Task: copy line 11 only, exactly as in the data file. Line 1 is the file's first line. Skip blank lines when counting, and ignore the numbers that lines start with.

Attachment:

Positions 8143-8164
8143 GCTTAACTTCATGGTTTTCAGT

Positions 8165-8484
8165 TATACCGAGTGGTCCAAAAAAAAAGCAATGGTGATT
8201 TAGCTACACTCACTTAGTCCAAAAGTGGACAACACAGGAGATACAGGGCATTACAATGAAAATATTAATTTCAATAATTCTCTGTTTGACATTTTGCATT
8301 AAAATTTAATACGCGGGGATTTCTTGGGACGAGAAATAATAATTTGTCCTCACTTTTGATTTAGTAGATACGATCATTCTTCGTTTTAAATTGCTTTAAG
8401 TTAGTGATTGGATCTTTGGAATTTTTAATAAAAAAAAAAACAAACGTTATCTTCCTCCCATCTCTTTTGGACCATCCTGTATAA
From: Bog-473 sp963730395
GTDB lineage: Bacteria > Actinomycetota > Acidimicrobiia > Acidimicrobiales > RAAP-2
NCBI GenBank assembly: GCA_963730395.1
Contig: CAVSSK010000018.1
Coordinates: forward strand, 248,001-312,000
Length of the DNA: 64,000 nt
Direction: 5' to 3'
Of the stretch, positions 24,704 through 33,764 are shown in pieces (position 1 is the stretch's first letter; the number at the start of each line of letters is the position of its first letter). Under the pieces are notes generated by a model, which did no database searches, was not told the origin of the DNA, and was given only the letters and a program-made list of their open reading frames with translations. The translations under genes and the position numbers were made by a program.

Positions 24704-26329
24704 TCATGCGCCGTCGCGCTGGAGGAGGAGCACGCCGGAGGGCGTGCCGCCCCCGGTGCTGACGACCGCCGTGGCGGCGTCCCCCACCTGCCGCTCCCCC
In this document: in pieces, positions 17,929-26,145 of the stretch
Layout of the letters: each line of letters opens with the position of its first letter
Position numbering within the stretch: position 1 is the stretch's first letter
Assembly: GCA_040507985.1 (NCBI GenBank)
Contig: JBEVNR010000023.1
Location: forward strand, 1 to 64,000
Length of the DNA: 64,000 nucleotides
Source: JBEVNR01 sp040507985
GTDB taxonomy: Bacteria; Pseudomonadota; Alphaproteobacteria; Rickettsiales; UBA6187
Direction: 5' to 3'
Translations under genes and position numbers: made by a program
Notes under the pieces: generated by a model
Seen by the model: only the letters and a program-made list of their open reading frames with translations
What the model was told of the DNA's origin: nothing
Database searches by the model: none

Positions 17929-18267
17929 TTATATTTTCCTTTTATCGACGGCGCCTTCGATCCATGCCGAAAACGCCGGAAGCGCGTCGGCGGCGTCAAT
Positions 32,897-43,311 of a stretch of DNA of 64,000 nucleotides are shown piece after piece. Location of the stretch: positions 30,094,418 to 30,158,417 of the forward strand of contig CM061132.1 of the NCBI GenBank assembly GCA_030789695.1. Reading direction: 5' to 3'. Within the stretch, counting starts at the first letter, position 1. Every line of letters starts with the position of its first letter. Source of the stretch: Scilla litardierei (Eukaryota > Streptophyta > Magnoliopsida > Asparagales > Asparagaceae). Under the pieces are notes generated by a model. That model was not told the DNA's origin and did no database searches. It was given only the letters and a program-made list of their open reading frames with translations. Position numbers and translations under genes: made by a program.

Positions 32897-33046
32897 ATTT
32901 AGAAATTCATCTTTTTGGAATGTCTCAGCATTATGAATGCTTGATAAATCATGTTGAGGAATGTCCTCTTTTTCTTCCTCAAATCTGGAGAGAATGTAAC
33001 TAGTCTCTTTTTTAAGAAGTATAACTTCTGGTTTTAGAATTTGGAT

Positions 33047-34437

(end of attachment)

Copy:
Contig: CAVSSK010000018.1